Bulletstorm: Full Clip Edition’s pricing is a tad concerning. Whereas most remasters arrive at around £20-£25, this one isn’t far from being full-price – £44.99 on PSN, and £42.49 on the Xbox One store. The retail release can be found for around £35.

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Apr 04
By Matt Gander In Reviews 2 Comments

Playtonic’s bat and lizard duo meet many oddball characters during their journey, but none are more loveable than Rextro – a bright orange, low polygon, dinosaur who’s firmly stuck in the past. As well as completely forgetting who Yooka and Laylee are at one point – due to a lack of memory, of course – a reference to cheat codes being passé is also made. While this is true, spending just an hour or so with Yooka-Laylee reminds us just how easy gamers have it nowadays, even without cheats.

To say Yooka-Laylee is cut from the same cloth as Banjo-Kazooie and Donkey Kong 64 would be an understatement – it is, to all purpose and extent, a brand-new Banjo-Kazooie. That’s to say, Playtonic hasn’t succumbed to modern day standards, or tinkered too heavily with the winning formulas of the aforementioned. There’s no map, radar, glowing paths, or anything of the sort present – it’s entirely up to the player to explore and discover new areas for themselves while scouting high and low for collectables. Even when expanding worlds to make them even larger than they already are, all you get is a blink-and-you’ll-miss-it flyby to showcase the new areas.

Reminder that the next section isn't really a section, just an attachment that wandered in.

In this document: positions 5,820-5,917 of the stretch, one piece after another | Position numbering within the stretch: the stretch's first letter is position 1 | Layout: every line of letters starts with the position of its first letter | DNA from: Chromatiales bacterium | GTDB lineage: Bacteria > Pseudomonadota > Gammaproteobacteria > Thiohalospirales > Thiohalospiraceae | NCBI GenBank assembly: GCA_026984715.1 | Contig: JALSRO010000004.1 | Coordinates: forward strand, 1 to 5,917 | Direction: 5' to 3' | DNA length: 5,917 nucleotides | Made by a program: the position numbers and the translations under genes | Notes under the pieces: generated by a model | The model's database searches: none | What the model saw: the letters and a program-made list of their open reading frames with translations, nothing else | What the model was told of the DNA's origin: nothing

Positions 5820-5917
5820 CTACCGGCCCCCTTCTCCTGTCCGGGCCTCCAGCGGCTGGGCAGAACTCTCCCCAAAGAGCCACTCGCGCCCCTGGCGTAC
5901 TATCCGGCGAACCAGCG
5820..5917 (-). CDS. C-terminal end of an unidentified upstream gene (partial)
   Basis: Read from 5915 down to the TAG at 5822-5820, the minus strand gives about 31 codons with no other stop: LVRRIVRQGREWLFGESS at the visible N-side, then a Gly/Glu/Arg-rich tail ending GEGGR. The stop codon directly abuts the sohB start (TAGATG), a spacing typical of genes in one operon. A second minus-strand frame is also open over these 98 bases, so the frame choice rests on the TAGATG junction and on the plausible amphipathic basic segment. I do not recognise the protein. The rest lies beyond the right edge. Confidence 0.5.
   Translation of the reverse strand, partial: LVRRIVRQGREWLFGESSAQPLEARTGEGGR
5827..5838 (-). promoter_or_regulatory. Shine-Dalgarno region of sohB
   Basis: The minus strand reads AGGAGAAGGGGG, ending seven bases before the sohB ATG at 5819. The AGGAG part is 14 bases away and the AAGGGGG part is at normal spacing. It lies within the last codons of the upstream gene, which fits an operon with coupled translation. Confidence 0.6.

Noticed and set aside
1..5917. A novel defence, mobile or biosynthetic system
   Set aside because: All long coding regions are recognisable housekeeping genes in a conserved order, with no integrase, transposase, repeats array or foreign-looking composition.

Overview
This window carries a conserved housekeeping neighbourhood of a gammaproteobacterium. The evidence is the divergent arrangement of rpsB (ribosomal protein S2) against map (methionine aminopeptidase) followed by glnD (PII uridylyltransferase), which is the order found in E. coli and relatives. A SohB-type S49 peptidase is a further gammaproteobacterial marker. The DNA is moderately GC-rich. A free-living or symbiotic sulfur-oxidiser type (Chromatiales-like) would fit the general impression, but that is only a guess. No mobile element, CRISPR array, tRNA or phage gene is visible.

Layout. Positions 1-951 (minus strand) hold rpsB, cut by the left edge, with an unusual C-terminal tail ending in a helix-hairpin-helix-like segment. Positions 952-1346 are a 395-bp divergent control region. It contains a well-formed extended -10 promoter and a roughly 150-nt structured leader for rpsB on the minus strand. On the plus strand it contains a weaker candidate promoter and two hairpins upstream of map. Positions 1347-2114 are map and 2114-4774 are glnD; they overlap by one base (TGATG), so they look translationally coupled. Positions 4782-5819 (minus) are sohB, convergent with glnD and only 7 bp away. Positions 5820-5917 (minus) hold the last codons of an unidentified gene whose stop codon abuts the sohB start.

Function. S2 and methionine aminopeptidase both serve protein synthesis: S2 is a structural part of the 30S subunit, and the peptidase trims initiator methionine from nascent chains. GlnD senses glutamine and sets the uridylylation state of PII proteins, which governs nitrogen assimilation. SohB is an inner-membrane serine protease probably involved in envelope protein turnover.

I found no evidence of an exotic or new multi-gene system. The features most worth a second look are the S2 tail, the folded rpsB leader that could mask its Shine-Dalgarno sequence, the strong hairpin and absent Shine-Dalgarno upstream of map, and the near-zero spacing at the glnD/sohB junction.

It takes a little bit of time to get back into the 64-bit swing. Soon though you’ll learn that if it isn’t instantly obvious how to complete a challenge, then you probably haven’t unlocked the special move required yet. A vocal prompt would have been helpful in these situations – we wasted an hour in the opening world trying to gain collectables that were unobtainable until later – and this lack of guidance is Yooka-Laylee’s biggest problem. Indeed, younger gamers weaned on the likes of Skylanders may find Yooka-Laylee’s ways archaic – the checkpoint system is the same as BK’s, restarting from the last door entered – but this only further highlights just how good a job Playtonic has done here. It’s an experience faithful to its predecessors, right down to the challenging but fair difficulty level.


Playtonic’s experience and expertise are apparent throughout, and most notable within the level design. The five worlds (known as Grand Tomes) are built-up and complex, featuring numerous indoor side-areas, and it appears that Playtonic learned something from DK64 as the number of collectables isn’t too overwhelming. There are 145 Pagies to collect either by beating challenges or solving puzzles: 25 spread across each of the five Grand Tomes, plus 20 hidden within the hub. Each world also has five Ghost Writers to find, caught in different ways. 100 Pagies are required to open the final area, an amount we managed to obtain after around 25 hours of play. Those aiming for 100% can expect to hit the 50-hour mark easily, and that’s without factoring in Rextro’s multiplayer mini-games.